"Once we had a house": invisible citizens and consociational democracy in postwar Bosnia and Herzegovina
Azra Hromadzic (Syracuse University )
Paper short abstract:
Spanning more than 18 months of ethnographic fieldwork in Mostar, Bosnia and Herzegovina, in this article I focus on the transformation of Yugoslav “mixed citizens” into “invisible citizens” in the context of war and postwar democratization.
Paper long abstract:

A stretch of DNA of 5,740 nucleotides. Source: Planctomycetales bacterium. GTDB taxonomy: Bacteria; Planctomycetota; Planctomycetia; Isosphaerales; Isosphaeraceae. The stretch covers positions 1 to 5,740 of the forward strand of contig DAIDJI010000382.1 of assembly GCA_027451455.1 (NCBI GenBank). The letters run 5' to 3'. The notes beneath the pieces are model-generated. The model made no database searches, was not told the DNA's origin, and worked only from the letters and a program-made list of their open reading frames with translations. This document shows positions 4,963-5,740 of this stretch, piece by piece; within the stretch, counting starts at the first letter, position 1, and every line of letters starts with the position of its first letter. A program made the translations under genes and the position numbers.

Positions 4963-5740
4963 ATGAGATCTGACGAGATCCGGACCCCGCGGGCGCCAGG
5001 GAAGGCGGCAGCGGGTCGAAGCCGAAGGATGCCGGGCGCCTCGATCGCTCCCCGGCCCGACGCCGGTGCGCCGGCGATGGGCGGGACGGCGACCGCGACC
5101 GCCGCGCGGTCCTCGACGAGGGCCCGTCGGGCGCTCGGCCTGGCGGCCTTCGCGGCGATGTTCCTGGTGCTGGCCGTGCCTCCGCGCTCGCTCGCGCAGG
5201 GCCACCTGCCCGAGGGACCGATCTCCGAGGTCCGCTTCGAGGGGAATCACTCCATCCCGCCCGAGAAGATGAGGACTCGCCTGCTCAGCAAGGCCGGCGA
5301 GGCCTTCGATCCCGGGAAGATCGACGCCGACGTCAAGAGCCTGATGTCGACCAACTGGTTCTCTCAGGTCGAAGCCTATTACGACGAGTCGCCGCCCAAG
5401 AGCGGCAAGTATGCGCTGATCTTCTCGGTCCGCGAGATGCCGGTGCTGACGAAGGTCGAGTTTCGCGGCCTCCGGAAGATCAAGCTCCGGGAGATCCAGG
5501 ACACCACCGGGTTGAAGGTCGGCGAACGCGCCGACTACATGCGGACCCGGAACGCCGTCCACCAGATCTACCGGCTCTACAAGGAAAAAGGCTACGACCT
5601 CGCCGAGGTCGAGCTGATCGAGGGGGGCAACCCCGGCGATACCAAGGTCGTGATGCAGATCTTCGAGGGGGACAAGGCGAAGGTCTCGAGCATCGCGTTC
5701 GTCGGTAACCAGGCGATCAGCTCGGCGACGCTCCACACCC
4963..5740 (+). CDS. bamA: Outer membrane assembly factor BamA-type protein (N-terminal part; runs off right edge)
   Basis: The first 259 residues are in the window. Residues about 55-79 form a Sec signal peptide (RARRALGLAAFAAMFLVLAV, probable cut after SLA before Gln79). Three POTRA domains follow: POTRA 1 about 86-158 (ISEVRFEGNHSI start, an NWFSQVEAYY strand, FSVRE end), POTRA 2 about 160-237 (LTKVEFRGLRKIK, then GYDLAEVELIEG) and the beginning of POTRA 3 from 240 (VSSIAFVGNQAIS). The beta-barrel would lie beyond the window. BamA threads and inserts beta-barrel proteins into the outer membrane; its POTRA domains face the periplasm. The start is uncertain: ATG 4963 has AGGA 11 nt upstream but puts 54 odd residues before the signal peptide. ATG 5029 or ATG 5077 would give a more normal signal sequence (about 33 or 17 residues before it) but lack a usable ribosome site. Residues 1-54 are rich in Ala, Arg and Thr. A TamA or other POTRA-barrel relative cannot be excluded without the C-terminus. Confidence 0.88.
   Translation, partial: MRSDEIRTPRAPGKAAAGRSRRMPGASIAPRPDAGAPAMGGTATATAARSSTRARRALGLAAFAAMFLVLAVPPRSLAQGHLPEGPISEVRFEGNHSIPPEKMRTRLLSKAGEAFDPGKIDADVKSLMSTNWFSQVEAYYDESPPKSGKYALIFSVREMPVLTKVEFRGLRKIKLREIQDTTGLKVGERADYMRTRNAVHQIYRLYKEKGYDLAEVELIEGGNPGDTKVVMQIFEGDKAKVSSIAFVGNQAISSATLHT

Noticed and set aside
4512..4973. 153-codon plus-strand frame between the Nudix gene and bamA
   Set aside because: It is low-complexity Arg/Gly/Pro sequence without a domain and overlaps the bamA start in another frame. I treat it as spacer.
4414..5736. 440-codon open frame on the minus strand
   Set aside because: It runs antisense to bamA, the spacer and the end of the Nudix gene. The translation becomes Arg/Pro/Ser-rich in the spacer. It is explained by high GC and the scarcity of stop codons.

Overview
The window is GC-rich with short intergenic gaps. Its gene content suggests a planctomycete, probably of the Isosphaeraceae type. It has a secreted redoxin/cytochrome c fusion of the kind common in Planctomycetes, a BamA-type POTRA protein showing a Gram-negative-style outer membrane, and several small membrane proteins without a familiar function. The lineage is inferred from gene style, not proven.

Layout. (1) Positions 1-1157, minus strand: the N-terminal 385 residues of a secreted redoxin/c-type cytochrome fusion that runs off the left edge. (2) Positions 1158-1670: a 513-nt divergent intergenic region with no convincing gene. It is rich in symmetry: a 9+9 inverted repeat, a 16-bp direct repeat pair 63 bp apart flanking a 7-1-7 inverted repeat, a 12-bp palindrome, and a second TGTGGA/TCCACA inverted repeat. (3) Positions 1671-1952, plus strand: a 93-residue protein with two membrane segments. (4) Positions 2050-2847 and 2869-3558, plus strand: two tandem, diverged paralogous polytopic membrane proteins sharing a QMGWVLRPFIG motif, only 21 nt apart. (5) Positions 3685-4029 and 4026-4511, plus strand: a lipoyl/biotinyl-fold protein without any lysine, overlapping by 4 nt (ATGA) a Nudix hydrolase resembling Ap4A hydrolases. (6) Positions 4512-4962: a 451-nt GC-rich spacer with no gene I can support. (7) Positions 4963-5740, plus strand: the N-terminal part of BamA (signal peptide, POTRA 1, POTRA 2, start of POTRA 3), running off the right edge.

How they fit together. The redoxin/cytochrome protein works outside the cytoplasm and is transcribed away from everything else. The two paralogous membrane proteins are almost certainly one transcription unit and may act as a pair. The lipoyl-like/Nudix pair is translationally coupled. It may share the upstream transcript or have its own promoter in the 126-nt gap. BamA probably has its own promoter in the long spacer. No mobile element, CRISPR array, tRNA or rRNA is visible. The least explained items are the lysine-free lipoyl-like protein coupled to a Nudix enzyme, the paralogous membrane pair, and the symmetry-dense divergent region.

One of the most important goals of postconflict reconciliation and democratization programs around the world is the establishment of a social order that would lead to peace and stability. In the case of Bosnia and Herzegovina (BiH), this includes careful planning of the spatial reorganization of people and territory. More specifically, the project of democratization in BiH assumes a fixed relationship between people, understood as ethnic collectivities, and territory, understood as ethnically homogenous spaces. This particular spatial governmentality relies on a powerful set of rigid assumptions about belonging, identity, territoriality and politics in BiH, which makes ethnically "mixed" individuals spatially unmappable, bureaucratically invisible and socially undesirable. Spanning more than 18 months of ethnographic fieldwork in BiH, in this article I focus on the transformation of Yugoslav "mixed citizens" into "invisible citizens" in the context of war and postwar democratization. The experiences of these citizens provide an exceptionally fruitful site from which to understand, contextualize and critique the consociational model of peace and democracy in BiH and beyond.
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